As a warning, Madame Duval does not disappear when she passes out of the plot. She is a type, and there are plenty more of her out there under different guises. Captain Mirvan himself appoints her successor in their little war, and his election lights on Mr Lovel. A man who does not exist unless he is seen at the theatre, who “stud[ies] for an hour what [he] should put on” (504) and whose first reaction to humiliation is to bemoan the ruin of his “new riding-suit” (ibid), is a fitting heir to Madame Duval’s role. Although his manners are more fashionable, by casting him in the same position opposite Captain Mirvan, Burney suggests that they are intrinsically no better. And indeed the appearance of the monkey, “full dressed, and extravagantly à-la-mode” (501), is a fitting dénouement to this sub-plot. Captain Mirvan is correct in identifying Mr Lovel as Madame Duval’s successor, and the monkey as Mr Lovel’s relation. Unwittingly, however, he implicates himself. In Burney’s terms, the extravagant exteriority of Captain Mirvan, Madame Duval and Mr Lovel is bestial: they have nothing but the outward show of humanity, and the irrational, defensive aggression of the monkey on being struck echoes that of Lovel in striking it, of Madame Duval in spitting at the Captain or slapping Evelina, of the Captain in shaking Madame Duval or threatening to knock Mr Lovel’s teeth down his throat. All three – and they are not alone – are as much ‘creatures’ as the monkey, created by the exterior show they share with it. Violence and social disruption, it seems, is the inevitable result of anger. No matter how it is expressed, it cannot be fully assimilated into civilised society.
Lord Orville and Evelina, smoothing out the violent ‘passions’ within themselves, remain the standard for emulation – but their power is limited. As Hamilton points out (439-40), Lord Orville can throw the monkey out of the room, but he cannot do the same to the man who brought it in. Instead, he changes the subject and suggests a stroll. One’s own emotions may be named away, but the anger of others cannot be so eliminated. The only possible response to it is to turn aside, to ignore it, to avoid acknowledging it in language: to change the conversation.
 “Violence” is also one of the most common terms associated in Evelina with anger. Though not used in this brief scene, its effect is certainly felt, and Evelina’s comment near the end of the same letter that Mrs Mirvan does her best to “heal... those wounds which her husband inflicts” (66) also serves to emphasise the analogy of angry words as a physical assault, by comparison with the medicinal effect of politeness.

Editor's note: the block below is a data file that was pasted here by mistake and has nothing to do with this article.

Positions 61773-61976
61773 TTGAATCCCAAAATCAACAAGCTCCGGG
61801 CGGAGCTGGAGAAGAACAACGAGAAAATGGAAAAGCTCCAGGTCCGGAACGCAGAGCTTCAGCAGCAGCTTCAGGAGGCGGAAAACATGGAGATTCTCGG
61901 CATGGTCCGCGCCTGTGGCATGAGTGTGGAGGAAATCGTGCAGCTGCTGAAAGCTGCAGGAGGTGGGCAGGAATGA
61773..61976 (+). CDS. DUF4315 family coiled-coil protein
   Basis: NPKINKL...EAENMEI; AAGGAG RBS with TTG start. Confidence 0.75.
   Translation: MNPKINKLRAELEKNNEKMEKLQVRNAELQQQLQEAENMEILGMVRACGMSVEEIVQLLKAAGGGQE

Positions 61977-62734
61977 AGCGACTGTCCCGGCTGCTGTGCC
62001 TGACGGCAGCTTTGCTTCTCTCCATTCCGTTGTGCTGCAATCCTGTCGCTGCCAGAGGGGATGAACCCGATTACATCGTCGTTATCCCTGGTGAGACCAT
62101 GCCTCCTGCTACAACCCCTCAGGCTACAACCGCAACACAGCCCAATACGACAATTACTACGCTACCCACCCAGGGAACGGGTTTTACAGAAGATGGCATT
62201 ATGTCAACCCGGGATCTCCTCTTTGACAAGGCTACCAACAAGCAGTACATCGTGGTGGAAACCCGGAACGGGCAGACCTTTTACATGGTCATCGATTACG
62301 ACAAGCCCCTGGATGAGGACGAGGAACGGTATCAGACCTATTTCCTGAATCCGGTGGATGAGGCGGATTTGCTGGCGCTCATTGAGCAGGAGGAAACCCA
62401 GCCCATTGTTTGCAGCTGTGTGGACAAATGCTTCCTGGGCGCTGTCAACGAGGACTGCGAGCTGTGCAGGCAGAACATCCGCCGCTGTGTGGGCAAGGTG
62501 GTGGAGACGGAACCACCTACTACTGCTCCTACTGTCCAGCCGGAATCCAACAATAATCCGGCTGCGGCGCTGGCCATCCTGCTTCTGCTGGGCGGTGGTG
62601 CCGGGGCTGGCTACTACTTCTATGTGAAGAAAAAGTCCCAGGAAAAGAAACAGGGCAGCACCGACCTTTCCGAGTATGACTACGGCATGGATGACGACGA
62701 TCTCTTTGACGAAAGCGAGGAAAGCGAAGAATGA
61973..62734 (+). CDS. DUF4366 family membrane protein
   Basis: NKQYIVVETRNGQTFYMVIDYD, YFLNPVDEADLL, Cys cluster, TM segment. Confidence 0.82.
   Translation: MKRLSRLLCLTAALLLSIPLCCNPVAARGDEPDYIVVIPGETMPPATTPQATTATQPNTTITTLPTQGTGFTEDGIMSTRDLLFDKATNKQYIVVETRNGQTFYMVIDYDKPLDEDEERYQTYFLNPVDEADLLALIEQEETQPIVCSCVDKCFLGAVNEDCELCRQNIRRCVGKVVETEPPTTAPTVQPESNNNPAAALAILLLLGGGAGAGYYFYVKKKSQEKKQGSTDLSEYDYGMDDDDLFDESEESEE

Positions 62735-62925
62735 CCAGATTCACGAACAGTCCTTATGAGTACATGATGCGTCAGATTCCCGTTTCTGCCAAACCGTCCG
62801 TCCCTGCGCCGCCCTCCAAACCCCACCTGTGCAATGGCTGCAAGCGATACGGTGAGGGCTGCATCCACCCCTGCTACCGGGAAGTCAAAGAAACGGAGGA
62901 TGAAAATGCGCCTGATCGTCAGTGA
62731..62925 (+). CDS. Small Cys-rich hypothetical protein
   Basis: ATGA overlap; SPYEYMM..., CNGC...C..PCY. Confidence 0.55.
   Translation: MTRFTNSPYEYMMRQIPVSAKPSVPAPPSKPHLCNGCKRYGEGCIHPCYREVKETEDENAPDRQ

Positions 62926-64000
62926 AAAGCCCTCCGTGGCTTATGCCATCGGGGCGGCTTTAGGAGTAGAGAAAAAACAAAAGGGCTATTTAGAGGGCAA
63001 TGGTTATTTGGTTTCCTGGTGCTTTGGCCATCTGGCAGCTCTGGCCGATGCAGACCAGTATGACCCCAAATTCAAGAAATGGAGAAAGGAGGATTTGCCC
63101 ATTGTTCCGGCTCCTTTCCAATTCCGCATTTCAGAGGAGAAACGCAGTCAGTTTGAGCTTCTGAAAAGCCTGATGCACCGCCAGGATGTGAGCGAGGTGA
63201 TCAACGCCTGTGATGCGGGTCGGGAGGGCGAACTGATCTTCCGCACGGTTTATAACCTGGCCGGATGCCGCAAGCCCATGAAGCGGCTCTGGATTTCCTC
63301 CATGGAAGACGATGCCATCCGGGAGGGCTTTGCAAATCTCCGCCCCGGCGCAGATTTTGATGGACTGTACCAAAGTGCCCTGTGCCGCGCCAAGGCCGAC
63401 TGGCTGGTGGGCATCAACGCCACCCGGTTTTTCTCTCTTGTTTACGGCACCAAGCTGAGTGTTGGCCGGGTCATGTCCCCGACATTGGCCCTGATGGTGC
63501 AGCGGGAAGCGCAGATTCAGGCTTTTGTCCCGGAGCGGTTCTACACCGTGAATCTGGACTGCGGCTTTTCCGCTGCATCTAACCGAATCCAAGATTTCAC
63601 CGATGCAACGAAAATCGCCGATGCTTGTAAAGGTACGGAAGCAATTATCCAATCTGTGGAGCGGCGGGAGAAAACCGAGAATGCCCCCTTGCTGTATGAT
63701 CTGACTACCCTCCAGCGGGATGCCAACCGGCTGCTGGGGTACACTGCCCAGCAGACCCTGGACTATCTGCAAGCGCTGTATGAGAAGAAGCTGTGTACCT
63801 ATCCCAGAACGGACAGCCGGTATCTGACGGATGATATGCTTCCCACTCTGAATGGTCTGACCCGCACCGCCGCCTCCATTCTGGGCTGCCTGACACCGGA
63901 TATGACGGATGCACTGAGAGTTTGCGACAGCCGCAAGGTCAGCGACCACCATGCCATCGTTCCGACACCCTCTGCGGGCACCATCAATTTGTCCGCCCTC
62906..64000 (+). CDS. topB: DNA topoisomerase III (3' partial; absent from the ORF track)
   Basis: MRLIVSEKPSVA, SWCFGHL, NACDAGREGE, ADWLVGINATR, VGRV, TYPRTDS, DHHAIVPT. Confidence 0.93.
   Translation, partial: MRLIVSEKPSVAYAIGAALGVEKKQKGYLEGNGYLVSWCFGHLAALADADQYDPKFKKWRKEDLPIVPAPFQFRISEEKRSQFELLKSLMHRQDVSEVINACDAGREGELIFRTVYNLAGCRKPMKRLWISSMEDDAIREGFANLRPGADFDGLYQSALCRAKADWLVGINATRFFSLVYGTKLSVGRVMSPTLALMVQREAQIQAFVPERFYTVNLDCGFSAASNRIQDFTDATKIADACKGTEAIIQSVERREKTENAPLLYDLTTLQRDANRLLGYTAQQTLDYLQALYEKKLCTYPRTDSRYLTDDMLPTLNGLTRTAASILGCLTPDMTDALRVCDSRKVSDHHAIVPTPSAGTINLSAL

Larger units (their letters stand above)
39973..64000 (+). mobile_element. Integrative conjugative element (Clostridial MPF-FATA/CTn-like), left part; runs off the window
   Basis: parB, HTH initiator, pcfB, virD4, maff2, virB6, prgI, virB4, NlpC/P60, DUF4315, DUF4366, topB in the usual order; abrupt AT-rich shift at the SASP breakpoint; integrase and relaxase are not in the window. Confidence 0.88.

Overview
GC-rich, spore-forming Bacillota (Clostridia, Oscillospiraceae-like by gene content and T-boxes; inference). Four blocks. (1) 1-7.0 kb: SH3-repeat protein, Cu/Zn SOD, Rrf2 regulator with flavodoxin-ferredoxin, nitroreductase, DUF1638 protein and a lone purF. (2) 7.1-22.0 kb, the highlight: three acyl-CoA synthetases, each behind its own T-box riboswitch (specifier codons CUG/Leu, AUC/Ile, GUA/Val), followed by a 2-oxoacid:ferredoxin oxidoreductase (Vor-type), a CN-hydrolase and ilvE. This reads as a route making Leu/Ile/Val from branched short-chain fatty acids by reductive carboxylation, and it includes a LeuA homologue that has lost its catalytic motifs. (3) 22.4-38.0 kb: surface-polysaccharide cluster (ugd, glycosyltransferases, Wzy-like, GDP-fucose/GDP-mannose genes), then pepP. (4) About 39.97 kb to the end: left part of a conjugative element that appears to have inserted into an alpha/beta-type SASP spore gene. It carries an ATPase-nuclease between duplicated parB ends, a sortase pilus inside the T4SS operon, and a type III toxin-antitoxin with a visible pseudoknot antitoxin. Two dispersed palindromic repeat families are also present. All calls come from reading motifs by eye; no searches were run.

This is not the only parallel between the combatants – Captain Mirvan is also her equal in the art of assaulting the company’s ears with over-loud, tactless exclamations, in a language that ostentatiously and rather vulgarly parades its origins outside polite society.
 For a more detailed discussion of Evelina’s scopophobia and its implications for self-fashioning, see Emily Allen’s “Staging Identity”. Allen also treats Madame Duval as a foil and potential behavioural model for Evelina.
 See Jenny Davidson for a length treatment of eighteenth-century politeness and its relations (tact, gallantry, manners, self-control) through the glass of their extreme – hypocrisy. Establishing hypocrisy first as a morally neutral term, Davidson examines the way arguments (political and literary) refract around it, particularly with an eye to gender roles and the position of servants. In passing, she mentions that Burney shares with Johnson and Burke “a sincere wish to show that politeness and virtue are wholly compatible” (8): I would amend that to potentially compatible, given the myriad examples of characters who fail to achieve that compatibility.
 Mr Lovel takes the word to himself in facing the monkey – 'as I’m a living creature, I would not touch him for a thousand worlds' (502) – unaware that he echoes Evelina's application of it to him earlier at both the ridotto and Love for Love, when she states explicitly that her use of the term is due to his poor behaviour and affectations (40, 103).
Burney, Frances. Evelina: or, the History of a Young Lady’s Entrance into the World. Ed. Frank D. Mackinnon. Oxford: Clarendon Press, 1930.
Allen, Emily. “Staging Identity: Frances Burney’s Allegory of Genre.” Eighteenth-Century Studies 31.4 (1998): 433-451.
Davidson, Jenny. Hypocrisy and the Politics of Politeness: Manners and Morals from Locke to Austen. Cambridge: Cambridge University Press, 2004.
Hamilton, Patricia L. “Monkey Business: Lord Orville and the Limits of Politeness in Frances Burney’s Evelina.” Eighteenth-Century Fiction 19.4 (2007): 415-440.